29 Planning and Assessment: Inanimate Alice Unit Planner Assessment Rubric Will’s reflection

30 Margo Edgar: Pascoe Vale Primary School

31 “My words aren’t so boring anymore.” Michael

32 Connect Extend Challenge Placemat

33 Life is a Beach

34 Little Red with a Difference… Q

35 Digital Storytelling with a twist.. Y

36 Connect Extend Challenge Placemat

37 Non Fiction Texts “over 80% of classroom books fell into the fiction category… considering about 80% of what we read outside of school is non fiction, it wasn’t hard to recognise a disconnect.” Stephanie Harvey “Strategies That Work”

38 Non Fiction Texts Non fiction read alouds Non fiction author studies Teaching non fiction forms, text structures and features Explicit teaching of strategies for reading non fiction texts

39 Three-Toed Sloth Text 1

40 Three-Toed Sloth Munro’s Seven High Reliability Strategies GETTING KNOWLEDGE READY VOCABULARY READING ALOUD PARAPHRASING SAY QUESTION THE TEXT ANSWERS SUMMARISING REVIEW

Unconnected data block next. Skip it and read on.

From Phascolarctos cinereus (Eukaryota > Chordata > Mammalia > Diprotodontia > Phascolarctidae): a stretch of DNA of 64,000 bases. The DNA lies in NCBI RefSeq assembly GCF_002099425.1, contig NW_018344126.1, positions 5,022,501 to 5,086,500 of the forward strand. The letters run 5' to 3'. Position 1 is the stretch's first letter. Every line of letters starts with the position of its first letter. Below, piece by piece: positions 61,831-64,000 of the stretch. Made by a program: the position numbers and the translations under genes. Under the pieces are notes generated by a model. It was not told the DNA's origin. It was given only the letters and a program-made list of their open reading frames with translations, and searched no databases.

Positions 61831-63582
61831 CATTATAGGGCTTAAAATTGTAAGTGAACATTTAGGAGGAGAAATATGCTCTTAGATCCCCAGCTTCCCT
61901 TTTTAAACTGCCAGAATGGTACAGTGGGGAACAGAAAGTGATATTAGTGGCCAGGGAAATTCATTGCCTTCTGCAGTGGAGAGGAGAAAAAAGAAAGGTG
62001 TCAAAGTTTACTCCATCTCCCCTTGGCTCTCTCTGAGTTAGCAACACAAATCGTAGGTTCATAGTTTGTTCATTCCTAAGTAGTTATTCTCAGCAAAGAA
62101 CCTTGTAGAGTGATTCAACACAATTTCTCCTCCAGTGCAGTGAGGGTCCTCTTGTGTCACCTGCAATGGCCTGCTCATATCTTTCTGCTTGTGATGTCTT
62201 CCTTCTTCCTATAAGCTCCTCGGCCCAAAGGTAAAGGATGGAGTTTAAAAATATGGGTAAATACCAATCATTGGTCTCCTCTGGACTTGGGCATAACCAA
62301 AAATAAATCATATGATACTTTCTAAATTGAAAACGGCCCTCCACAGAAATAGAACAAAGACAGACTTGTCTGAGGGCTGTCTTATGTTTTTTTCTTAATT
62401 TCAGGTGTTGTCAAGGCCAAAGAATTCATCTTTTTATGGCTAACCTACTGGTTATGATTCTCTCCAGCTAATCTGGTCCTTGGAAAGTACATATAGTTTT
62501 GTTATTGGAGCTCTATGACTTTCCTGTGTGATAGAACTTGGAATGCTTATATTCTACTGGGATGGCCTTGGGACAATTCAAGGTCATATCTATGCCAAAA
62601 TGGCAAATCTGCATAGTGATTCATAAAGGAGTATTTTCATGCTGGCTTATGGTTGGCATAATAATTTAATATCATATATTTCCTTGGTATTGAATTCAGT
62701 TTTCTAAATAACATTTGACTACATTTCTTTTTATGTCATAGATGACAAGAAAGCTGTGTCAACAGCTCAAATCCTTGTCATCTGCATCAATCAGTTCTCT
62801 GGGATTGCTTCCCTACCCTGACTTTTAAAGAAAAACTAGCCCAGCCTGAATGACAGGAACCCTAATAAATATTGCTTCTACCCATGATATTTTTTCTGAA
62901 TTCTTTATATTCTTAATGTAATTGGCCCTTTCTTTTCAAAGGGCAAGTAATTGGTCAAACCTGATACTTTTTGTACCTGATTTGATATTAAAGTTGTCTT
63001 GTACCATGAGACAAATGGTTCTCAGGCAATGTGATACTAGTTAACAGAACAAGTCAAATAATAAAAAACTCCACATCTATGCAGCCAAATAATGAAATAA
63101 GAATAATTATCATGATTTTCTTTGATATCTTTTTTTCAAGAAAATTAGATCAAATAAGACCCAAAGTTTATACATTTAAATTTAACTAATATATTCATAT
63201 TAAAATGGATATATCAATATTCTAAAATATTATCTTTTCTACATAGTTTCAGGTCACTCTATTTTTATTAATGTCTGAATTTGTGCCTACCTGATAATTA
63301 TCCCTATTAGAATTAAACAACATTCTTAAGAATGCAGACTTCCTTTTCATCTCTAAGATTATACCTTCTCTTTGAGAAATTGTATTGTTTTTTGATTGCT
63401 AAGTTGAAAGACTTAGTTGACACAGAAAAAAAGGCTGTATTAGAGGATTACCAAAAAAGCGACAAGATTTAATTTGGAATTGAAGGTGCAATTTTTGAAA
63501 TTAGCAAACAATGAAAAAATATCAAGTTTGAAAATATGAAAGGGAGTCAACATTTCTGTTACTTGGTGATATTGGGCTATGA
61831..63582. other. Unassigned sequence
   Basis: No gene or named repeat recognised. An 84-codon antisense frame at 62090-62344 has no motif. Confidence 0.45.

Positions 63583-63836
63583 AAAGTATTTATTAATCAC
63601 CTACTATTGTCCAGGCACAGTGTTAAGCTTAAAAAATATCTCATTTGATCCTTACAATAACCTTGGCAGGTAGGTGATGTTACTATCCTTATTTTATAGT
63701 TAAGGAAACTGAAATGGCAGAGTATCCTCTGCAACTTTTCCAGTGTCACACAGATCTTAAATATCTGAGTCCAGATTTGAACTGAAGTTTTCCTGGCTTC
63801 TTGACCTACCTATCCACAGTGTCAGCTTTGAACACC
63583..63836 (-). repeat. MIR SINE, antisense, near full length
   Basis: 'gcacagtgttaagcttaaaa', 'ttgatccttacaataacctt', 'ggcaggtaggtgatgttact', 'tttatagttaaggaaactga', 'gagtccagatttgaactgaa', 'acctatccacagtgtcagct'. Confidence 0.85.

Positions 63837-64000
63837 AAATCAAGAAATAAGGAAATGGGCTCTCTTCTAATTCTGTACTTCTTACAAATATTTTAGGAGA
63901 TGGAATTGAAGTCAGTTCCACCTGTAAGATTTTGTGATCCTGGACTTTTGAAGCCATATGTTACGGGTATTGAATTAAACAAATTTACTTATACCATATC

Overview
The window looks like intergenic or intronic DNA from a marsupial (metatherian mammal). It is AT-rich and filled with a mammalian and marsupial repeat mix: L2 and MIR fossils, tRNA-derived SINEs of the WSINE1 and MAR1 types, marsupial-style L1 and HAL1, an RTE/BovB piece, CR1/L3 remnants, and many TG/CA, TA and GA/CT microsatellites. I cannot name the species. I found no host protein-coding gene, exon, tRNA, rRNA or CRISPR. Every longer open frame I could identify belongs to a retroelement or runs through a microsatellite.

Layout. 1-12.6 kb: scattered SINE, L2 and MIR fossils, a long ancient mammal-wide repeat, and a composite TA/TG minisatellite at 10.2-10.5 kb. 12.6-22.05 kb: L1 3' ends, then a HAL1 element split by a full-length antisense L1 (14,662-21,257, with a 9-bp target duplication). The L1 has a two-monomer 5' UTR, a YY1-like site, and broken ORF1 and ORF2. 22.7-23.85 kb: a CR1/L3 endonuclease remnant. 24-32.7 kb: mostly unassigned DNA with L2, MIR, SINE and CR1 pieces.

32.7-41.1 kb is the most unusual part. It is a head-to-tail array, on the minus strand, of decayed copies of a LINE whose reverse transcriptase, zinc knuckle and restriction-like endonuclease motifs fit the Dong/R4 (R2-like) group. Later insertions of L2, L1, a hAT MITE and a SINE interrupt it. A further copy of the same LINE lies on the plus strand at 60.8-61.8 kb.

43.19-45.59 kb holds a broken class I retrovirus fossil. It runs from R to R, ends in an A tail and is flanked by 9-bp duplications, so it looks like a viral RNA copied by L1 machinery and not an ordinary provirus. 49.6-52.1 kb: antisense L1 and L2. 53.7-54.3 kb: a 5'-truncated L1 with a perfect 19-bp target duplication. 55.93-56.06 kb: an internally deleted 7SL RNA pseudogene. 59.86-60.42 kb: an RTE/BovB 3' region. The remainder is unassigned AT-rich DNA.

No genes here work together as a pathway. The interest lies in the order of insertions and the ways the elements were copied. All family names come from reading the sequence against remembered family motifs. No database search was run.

41 Connect Extend Challenge Placemat

42 Non Fiction Reading Power Strategies Zoom In Question/ Infer Determine Importance Connect Transform Adrienne Gear ‘Non Fiction Reading Power’ Stenhouse 2008

43 Zoom-In Active readers recognise, locate and are able to interpret non fiction text features Utilising non fiction text features such as: -maps -charts -diagrams -webs -captions -visuals -italics -bold headings

44 Question/ Infer Active readers ask questions and make inferences to further their understanding on non fiction texts When reading texts that: -Promote deeper thinking -Are designed around questions -Include wordless images -Are open ended in nature and don’t include all of the information

45 3 Types of Questions… Literal Reorganisational Inferential

46 Inferring What is involved? Simple sentences Sections of text What are the clues? What is the conclusion?

47 Simple sentences… Sue blew out the candles and got presents. The boat drifted in the middle of the lake. I forgot to set my alarm clock last night. Everyone stopped when the referee blew the whistle.

48 Sections of text… She enjoyed travelling in the car, but she could never stay still. She was constantly excited by whatever she saw, especially things that moved. We were travelling down a quiet road one lazy Sunday afternoon. Sue, balancing on her four short legs between the headrest of the front seat, spotted a hawk that rose up in front of the car. With a growl, she lunged at it. It took several minutes for her to recover.